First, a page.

When Brock Boeser stepped into the Canucks lineup as a rookie, he was a breath of fresh air. The Canucks were having tremendous trouble scoring goals prior to his arrival: in the two previous seasons, they set new franchise lows for fewest goals.
Boeser single-handedly changed that, reinvigorating the power play and seemingly scoring at will with his wicked wrist shot. He scored 29 goals in just 62 games in his rookie year, a 38-goal pace over 82 games.
In fact, Boeser was on-pace to break Pavel Bure’s rookie records for goals and points and surely would have done so if not for his freak back injury when he was hit into an open bench door. He fell just five goals and five points short of both records, and Elias Pettersson went on to break Bure's rookie points record the following season.
Perhaps it was because the Canucks hadn’t had a rookie as exciting as Boeser since the Sedins, but the hype became unbearably high. Boeser’s stellar rookie season had fans dreaming of a future with one of the NHL’s elite snipers on the top line, regularly scoring 40 goals — or more! — every season.
Pass it to Bulis wasn’t immune to the hype, charting out an even more ambitious vision for Boeser: 50 goals in his sophomore season.
It didn’t happen, but Boeser did manage 26 goals in a season that was once again shortened by injury. He was on-pace for 31 goals over 82 games — more than respectable, if not quite the heights that fans imagined.
This season, Boeser’s goals have taken another hit. With 13 goals through 42 games, he’s on-pace for just 25 over the course of the season. This has some fans concerned about the Canucks’ “lean, mean, Petey winger machine.”
Here’s the thing: Boeser is having a fantastic season. His two-way game has improved, as has his playmaking and physicality along the boards and on the forecheck. He’s an integral part of one of the best lines in the NHL with Pettersson and J.T. Miller, and he’s third on the Canucks in scoring with 39 points in 42 games.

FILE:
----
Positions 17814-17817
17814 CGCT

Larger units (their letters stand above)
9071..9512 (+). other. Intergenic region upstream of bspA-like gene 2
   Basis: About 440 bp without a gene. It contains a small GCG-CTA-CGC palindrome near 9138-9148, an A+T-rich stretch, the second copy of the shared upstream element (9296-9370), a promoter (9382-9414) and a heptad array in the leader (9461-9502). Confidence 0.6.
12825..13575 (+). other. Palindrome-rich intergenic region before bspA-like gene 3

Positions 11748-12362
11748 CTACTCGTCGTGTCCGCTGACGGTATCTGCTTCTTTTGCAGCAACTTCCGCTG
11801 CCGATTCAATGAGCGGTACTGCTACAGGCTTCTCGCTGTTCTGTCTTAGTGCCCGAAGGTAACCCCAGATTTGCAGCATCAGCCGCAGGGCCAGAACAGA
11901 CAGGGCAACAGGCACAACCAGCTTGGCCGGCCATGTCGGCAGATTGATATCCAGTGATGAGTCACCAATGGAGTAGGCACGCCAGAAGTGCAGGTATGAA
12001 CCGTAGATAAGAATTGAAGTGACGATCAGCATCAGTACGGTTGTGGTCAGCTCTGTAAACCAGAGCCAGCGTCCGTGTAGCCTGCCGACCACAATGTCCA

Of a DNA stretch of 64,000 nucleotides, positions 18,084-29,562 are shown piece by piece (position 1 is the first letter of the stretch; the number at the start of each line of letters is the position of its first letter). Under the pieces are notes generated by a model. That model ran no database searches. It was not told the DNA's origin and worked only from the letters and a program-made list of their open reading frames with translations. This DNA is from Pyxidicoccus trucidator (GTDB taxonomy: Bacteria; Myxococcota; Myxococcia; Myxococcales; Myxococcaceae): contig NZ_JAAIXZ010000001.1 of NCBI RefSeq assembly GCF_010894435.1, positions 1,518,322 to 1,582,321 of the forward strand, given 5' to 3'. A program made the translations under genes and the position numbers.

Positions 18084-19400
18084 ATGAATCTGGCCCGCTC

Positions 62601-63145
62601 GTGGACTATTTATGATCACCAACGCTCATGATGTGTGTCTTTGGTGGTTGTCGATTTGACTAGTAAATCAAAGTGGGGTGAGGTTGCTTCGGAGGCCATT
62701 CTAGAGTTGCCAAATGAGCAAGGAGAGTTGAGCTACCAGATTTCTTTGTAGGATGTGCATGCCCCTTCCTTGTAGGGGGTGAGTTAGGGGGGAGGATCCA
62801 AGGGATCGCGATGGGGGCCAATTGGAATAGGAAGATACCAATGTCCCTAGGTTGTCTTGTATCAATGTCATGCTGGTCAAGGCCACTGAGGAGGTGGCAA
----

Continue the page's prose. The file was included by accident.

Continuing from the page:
If Boeser were any other 22-year-old forward, fans would be crowing about the progression of his game and his development into a more complete player. But, because of the expectations created by Boeser’s rookie season, some fans are instead questioning what is wrong with the young winger. Why isn’t he scoring goals the way he used to?
Perhaps we could find the answer by looking at Boeser’s shot totals, specifically splitting them up by shot type. Let’s take a look.
What’s intriguing is that Boeser is averaging about the same number of shots per game as last season, so it’s not that he’s taking fewer shots overall. He’s also averaging the exact same number of slap shots per game as last season. Other shot types — backhands, tips, and deflections — have seen a slight increase, but in such a small sample that it’s hard to draw any conclusions.
What has changed significantly, however, is Boeser’s number of wrist shots and snap shots per game. The two shot types have essentially flipped: Boeser is averaging a little more than half a shot less per game when it comes to wrist shots and nearly half a shot more when it comes to snap shots.
One of the key differences between a wrist shot and a snap shot is the time it takes to release the shot. A wrist shot generally has a longer release, while players can get a snap shot off a lot more quickly. Perhaps this means that opposing teams are giving Boeser less time and space to shoot the puck, forcing him to take more snap shots than wrist shots.
That’s a problem, as the wrist shot has been the source of the vast majority of Boeser’s goals. Heading into this season, 42 of Boeser’s 59 goals have been scored with a wrist shot: 71%. This season, he’s scored 6 of his 13 goals with a wrist shot: 46%.
Perhaps the reason Boeser’s shot looks less dangerous this season is that he hasn’t been able to really rip a wrist shot the way he has in the past, not because there’s something wrong with him, but because other teams know that’s his most dangerous weapon and have worked to shut it down.